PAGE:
(a) making a first magnetic directional measurement at a first longitudinal location in the borehole, wherein the first magnetic directional measurement is influenced by magnetic flux and wherein the first magnetic directional measurement is made at a first magnetic measurement orientation;

(b) making a first reference directional measurement, wherein the first reference directional measurement is not influenced by magnetic flux, wherein the first reference directional measurement is made at a first reference measurement orientation, wherein there is a first orientation relationship between the first magnetic measurement orientation and the first reference measurement orientation and wherein the first orientation relationship is known or ascertainable; and

(c) obtaining a value of magnetic declination at the first longitudinal location in the borehole using the first magnetic directional measurement, the first reference directional measurement and the first orientation relationship.

The first magnetic directional measurement may be made using any method or apparatus which is influenced by magnetic flux. Preferably the first magnetic directional measurement is made using a magnetic instrument. The magnetic instrument may be comprised of a compass. Preferably the magnetic instrument is comprised of a magnetometer. In the preferred embodiment the magnetometer is a triaxial magnetometer which is capable of measuring magnetic flux along three mutually perpendicular axes. The first magnetic directional measurement provides an indication of the direction of the resultant magnetic field vector at the first longitudinal location and may optionally also provide an indication of the magnitude of the resultant magnetic field at the first longitudinal location.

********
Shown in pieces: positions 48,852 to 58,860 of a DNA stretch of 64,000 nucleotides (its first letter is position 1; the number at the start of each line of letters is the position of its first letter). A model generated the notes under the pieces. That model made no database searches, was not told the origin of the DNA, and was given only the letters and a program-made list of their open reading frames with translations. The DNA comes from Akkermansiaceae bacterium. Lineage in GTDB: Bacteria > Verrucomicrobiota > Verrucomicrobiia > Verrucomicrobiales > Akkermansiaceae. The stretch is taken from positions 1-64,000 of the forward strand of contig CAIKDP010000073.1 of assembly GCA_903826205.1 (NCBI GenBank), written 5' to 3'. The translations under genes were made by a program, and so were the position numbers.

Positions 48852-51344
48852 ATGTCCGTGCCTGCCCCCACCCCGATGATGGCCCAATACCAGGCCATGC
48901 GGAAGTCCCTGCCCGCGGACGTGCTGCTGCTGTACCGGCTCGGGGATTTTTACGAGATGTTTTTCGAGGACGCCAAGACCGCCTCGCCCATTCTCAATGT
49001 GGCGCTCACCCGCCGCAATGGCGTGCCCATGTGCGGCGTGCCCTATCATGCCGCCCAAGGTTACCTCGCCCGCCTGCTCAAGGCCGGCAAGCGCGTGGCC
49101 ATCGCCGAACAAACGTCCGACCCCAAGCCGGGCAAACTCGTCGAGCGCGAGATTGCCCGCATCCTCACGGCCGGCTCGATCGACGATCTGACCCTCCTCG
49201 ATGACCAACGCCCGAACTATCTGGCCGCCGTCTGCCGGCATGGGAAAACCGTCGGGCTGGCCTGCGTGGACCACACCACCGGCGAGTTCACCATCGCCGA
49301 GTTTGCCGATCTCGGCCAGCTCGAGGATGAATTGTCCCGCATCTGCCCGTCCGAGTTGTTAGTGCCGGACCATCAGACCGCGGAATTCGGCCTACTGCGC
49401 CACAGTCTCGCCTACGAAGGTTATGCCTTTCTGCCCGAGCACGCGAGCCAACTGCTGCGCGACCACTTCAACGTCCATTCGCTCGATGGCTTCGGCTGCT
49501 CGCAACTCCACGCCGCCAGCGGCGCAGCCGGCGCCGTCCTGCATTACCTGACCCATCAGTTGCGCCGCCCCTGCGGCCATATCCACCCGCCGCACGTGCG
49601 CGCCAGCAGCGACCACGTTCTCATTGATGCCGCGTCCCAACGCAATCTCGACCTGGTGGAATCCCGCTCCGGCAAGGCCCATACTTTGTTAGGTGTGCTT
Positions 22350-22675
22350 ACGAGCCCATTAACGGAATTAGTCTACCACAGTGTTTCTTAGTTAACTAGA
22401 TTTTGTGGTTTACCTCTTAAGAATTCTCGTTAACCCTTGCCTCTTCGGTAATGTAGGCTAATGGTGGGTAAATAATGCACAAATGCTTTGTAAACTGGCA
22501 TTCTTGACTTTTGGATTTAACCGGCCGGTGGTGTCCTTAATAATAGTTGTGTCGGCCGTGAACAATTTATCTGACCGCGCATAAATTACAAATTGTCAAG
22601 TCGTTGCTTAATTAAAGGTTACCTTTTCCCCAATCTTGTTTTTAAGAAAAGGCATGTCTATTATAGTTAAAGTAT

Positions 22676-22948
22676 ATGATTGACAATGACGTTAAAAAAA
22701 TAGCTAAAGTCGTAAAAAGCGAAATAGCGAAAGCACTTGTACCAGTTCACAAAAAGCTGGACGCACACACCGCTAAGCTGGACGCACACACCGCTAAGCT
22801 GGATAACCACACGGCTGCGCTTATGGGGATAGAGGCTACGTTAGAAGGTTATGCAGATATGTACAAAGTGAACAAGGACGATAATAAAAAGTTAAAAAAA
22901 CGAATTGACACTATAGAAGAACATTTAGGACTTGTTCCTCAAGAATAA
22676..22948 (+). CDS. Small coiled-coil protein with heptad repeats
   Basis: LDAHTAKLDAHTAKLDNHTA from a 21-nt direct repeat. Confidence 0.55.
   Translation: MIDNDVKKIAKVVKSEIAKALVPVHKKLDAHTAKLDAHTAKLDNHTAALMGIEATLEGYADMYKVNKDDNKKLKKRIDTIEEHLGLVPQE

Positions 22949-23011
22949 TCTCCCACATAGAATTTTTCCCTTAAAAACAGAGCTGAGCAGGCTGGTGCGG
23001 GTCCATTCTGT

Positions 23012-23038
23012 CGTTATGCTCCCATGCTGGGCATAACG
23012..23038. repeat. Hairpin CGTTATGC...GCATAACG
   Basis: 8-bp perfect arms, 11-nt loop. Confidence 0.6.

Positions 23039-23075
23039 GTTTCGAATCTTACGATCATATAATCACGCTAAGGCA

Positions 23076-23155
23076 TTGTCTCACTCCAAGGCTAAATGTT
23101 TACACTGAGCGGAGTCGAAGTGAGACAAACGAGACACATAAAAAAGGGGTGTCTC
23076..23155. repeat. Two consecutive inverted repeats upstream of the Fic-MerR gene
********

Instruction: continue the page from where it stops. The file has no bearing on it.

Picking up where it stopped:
The first reference directional measurement may be made using any method or apparatus which is not influenced by magnetic flux. The first reference directional measurement may be made using a reference instrument which measures changes of direction relative to a calibration direction. The calibration direction may be related or unrelated to the earth's inertial angular velocity vector. Preferably the reference directional measurement is made with a reference instrument which is comprised of a gyroscopic instrument.

The step of obtaining the value of magnetic declination may be comprised of the steps of calculating a first measurement differential between the first magnetic directional measurement and the first reference directional measurement, calculating a first orientation differential between the first magnetic measurement orientation and the first reference measurement orientation, and adjusting the first measurement differential by the amount of the first orientation differential to obtain the value of magnetic declination at the first longitudinal location in the borehole.

The first orientation differential may be any amount or value but is preferably equal to zero so that the first measurement differential is equal to the value of magnetic declination at the first longitudinal location in the borehole. The first orientation differential may be established by linking the magnetic instrument and the reference instrument.

The invention may be used to create a magnetic declination profile in any borehole. The invention is, however, particularly well suited for use in boreholes having an inclination relative to vertical of less than about five degrees, since values of magnetic declination in such boreholes cannot conventionally be obtained effectively by combining magnetic directional measurements with data from previous borehole surveys indicating borehole inclination and azimuth. As a result, preferably the method is used to obtain a value of magnetic declination where the inclination of the borehole at the first longitudinal location is less than about five degrees.

In addition, although the invention may be used to create magnetic declination profiles in open or uncased boreholes, the invention is particularly suited for use in boreholes containing a metallic casing. The presence of metallic casing in the borehole will result in magnetic interference which can be assimilated into the magnetic declination profile. As a result, preferably the method is used to obtain a value of magnetic declination where the borehole is lined with a metallic casing at or in the proximity of the first longitudinal location.